I’ve been cadging quotes in locker rooms for more than 40 years, and I have never heard anything like the things Trump said in 2005 when he didn’t know a hot mic was recording his conversation withAccess Hollywood’s
That’s the first thing I told my wife Friday evening when we heard about all this. I wanted her to know this is not how men talk when they’re together. They tell bawdy jokes sometimes. They make unkind comments sometimes. They talk about sexual conquests sometimes. But they simply do not talk about grabbing women by their genitals — bragging about sexual assault in the immunity of their inner sanctums.
It’s possible, I suppose, that athletes speak like this when reporters are not around. If they do, and teammates allow it to pass, they are no better than Bush, quietly complicit in a culture of malignant misogyny. But I simply don’t believe locker rooms are home to the sort of tawdry, repugnant, malevolent antagonism on display in that recording.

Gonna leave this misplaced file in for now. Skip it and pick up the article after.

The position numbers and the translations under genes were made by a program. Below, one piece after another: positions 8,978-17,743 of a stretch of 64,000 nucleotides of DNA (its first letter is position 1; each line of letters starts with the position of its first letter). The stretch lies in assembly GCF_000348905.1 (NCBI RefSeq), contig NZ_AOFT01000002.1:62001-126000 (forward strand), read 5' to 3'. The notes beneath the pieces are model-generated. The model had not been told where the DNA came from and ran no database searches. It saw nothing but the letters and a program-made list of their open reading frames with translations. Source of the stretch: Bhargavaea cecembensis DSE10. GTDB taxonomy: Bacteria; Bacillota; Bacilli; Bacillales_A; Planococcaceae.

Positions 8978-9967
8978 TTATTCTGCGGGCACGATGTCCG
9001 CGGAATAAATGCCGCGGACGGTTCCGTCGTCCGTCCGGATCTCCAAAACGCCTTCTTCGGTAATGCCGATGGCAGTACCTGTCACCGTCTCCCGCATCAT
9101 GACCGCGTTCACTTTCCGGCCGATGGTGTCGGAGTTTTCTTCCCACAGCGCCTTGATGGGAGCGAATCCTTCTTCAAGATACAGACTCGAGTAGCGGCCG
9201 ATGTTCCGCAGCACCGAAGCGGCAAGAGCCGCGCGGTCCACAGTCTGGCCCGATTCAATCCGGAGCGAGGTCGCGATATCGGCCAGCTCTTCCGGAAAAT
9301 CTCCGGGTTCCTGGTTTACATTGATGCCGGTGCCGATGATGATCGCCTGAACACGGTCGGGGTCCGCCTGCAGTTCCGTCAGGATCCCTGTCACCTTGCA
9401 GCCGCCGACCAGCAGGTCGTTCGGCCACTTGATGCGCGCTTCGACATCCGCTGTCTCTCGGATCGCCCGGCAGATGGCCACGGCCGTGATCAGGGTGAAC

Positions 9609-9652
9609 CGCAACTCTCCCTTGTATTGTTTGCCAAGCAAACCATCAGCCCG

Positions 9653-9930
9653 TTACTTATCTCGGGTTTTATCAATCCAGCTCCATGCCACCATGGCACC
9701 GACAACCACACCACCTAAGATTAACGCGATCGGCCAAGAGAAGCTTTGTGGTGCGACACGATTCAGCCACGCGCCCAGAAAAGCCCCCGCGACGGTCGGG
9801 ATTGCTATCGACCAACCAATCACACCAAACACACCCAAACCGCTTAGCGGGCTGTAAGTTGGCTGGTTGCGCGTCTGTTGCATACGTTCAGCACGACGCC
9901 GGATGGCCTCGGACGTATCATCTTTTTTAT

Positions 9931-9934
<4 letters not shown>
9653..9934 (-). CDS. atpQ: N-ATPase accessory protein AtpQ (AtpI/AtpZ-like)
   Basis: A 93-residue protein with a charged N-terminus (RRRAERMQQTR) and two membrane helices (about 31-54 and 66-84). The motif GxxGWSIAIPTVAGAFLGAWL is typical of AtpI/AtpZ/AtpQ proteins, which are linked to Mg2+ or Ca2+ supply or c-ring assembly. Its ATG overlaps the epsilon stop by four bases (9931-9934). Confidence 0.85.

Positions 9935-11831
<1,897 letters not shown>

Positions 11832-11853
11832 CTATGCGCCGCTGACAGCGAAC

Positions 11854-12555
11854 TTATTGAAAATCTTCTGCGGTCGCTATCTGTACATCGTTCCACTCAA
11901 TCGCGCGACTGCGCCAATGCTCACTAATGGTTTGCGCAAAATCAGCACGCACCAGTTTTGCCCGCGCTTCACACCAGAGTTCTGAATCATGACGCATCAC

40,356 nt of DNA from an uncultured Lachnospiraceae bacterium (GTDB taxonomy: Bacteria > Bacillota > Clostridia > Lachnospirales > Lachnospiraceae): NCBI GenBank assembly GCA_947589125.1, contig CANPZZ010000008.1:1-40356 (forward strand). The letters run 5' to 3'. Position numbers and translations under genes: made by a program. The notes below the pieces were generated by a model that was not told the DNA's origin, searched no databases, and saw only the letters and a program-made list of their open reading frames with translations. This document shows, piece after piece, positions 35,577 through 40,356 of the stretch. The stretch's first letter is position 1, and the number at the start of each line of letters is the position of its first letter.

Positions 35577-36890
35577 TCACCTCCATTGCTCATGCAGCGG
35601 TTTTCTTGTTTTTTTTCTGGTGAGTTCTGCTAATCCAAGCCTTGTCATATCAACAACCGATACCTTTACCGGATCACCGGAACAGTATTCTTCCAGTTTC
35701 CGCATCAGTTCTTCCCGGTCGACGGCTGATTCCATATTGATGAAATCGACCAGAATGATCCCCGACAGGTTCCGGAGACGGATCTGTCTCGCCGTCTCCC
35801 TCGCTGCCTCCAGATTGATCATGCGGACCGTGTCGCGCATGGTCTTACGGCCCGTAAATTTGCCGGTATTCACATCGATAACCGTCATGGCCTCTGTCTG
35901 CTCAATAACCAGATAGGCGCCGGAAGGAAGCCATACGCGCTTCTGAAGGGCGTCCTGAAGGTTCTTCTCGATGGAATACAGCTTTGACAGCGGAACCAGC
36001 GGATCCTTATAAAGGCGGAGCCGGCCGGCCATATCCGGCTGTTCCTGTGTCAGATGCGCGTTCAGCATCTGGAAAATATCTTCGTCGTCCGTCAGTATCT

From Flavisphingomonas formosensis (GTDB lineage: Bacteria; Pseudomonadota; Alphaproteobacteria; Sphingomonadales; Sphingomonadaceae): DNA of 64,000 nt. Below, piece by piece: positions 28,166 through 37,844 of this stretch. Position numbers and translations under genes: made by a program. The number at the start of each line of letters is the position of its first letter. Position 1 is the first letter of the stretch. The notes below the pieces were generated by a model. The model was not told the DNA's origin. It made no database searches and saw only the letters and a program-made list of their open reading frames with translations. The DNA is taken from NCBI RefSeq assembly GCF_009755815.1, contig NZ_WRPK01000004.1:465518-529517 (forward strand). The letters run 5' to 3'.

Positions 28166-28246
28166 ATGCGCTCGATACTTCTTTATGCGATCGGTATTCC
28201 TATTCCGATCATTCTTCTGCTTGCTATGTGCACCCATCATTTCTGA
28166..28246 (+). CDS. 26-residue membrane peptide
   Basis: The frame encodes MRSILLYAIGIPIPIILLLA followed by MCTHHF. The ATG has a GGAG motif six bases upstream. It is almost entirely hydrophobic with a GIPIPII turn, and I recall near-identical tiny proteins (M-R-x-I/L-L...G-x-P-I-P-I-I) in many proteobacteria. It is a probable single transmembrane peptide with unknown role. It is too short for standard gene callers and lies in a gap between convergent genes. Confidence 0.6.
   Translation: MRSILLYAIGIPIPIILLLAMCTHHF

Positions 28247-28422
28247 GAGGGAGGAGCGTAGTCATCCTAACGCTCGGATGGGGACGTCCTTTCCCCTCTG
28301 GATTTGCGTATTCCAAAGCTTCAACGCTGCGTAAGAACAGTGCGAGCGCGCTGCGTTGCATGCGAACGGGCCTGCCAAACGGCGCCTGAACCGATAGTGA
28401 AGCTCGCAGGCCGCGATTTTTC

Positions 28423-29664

No one is saying locker rooms are paragons of progressivism. Gay slurs have polluted them for decades. That’s only now beginning to change, and the world is better for it. But it is worse for what it heard this weekend.
I often spend time chatting with other men when our wives are out of earshot. (The beach and the golf course are no more than a locker room without walls.) We talk about sports and beer for hours. My wife will ask what we talked about. When I tell her, she just sighs. Men don’t talk about anything real, she’ll say. And it’s hard for me to argue. We’re idiots. But I have never in my life heard anything like the smarmy discourse on that recording.
The things Trump said, the things that are echoing all over the internet and the TV dial this weekend, are deeply demeaning to women, profoundly so. But remember this: When he passes it off as mere locker-room banter, he demeans men, too.
Erik Brady was a founding member of USA TODAY in 1982 and has been covering sports for more than 40 years.